A non-resident alien is a foreign national who is in the United States, but is not subject to certain U.S. taxes because they are not considered residents. Although they aren’t subject to taxes, non-resident aliens are also limited in terms of their rights and privileges, such as the right to vote, as well as certain provisions regarding gifts.
How is Residency Determined for Aliens in the U.S.?
A person is considered a non-resident alien based on two different status tests:
- “Substantial Presence”: An alien is only considered a resident if they have demonstrated “substantial presence” in the U.S. The calculations involved in determining substantial presence involve very complex calculations (for example, the alien was in the U.S. 31 days of the current year, 183 days in the last 3-year period, etc.) These usually require the assistance of a legal professional or lawyer when dealing with such calculations.
- “Green Card test”: If the alien is a green card holder (permanent visa), they are automatically considered to be a resident alien, at any given time of the calendar year. Thus, the issuance of an alien registration card (green card) automatically makes the alien a “resident” and subject to taxes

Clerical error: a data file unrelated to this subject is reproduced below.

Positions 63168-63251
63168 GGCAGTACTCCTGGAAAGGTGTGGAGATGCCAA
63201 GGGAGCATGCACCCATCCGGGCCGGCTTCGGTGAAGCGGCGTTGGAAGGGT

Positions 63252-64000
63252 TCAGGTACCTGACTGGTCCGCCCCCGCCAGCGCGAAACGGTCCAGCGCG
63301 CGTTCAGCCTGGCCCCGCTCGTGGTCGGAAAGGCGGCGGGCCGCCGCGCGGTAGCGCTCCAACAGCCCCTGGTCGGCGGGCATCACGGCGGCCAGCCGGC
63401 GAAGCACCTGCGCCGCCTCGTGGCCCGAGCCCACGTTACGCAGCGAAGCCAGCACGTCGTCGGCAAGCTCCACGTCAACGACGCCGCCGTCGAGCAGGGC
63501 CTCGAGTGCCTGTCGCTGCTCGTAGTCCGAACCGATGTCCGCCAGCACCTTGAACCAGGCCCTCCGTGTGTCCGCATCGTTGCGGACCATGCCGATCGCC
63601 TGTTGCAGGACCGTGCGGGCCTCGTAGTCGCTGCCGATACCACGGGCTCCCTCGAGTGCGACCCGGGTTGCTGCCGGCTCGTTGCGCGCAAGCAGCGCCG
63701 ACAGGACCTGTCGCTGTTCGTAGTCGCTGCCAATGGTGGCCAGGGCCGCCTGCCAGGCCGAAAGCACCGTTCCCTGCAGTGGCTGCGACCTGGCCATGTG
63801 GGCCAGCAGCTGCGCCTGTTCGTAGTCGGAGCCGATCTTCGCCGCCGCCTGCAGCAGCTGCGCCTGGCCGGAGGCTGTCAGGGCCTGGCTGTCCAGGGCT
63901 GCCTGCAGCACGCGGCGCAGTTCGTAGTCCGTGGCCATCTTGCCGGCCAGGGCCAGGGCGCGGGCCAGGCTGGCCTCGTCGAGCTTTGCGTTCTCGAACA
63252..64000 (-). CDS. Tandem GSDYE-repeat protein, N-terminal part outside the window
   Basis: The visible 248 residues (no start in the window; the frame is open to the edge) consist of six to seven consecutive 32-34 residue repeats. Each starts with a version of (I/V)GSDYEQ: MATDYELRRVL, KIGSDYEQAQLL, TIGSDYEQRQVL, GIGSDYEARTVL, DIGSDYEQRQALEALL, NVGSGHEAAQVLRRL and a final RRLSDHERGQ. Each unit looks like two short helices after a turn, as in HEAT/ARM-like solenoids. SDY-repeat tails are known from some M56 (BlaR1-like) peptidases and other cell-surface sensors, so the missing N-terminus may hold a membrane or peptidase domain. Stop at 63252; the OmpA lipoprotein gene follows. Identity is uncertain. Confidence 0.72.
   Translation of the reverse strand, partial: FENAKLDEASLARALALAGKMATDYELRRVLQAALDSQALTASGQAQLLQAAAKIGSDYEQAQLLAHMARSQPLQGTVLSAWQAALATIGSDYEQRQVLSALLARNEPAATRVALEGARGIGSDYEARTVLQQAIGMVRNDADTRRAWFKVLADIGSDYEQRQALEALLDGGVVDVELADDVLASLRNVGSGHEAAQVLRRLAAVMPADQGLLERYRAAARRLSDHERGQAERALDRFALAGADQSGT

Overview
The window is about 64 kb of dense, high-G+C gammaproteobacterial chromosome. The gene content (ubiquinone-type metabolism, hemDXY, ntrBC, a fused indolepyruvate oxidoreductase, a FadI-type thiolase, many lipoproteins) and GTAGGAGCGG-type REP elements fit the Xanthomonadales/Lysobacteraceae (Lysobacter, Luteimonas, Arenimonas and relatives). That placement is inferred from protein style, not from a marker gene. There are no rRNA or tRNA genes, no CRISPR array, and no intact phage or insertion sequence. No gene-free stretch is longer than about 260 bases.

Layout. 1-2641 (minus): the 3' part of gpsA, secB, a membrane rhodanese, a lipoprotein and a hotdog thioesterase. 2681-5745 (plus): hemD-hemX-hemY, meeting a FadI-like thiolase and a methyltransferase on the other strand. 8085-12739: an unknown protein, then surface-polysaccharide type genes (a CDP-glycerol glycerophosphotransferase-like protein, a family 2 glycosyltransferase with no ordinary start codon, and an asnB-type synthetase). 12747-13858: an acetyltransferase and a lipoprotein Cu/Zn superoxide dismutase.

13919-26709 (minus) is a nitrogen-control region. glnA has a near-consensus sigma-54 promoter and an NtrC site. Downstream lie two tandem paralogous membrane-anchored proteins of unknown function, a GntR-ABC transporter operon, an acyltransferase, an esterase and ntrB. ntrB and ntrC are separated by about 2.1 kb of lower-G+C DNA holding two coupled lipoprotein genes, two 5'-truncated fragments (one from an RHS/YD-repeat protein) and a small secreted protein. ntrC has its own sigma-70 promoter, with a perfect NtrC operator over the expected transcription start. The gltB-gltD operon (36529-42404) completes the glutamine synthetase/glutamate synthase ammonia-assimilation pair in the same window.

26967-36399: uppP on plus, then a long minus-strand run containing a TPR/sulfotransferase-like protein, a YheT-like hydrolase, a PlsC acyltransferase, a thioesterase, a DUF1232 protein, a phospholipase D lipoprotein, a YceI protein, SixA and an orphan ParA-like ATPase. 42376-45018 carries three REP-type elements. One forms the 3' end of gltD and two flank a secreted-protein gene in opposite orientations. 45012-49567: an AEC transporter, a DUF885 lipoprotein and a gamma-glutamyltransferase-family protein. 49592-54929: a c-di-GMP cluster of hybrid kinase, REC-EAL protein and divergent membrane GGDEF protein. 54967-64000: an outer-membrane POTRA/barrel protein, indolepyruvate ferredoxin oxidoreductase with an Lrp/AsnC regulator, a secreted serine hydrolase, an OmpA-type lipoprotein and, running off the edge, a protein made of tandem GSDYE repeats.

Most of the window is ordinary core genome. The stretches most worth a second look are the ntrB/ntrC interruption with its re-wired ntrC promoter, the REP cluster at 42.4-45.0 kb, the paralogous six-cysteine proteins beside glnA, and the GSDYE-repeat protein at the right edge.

Residency status can be changed or terminated if the alien abandons their status voluntarily by moving to a different country and failing to renew their visa status. Residency may also be terminated through other immigration law procedures such as removal.
Why is it Important to Understand About Alien Residency?
It’s important to know whether you or a relative are considered a non-resident or a resident. The main consideration is tax purposes. If you fail to pay the required tax amounts when you are required to do so, it could lead to legal consequences (even criminal charges in some cases). This could also affect the person’s visa status, and it can hinder their chances at obtaining permanent resident status or citizenship in the future.
Do I Need to Hire a Lawyer if I Have Questions Involving Non-Resident Alien Status?
Residency laws are very important- one should pay attention to them, especially if they are a foreign national seeking permanent residence. These laws are also important for persons doing business temporarily in the U.S., as such laws could affect their tax requirements for their business. You may wish to hire an immigration lawyer for advice if you need help with non-resident alien matters. Your attorney can provide you with guidance and can represent you in court if you need to appear before a judge or immigration panel.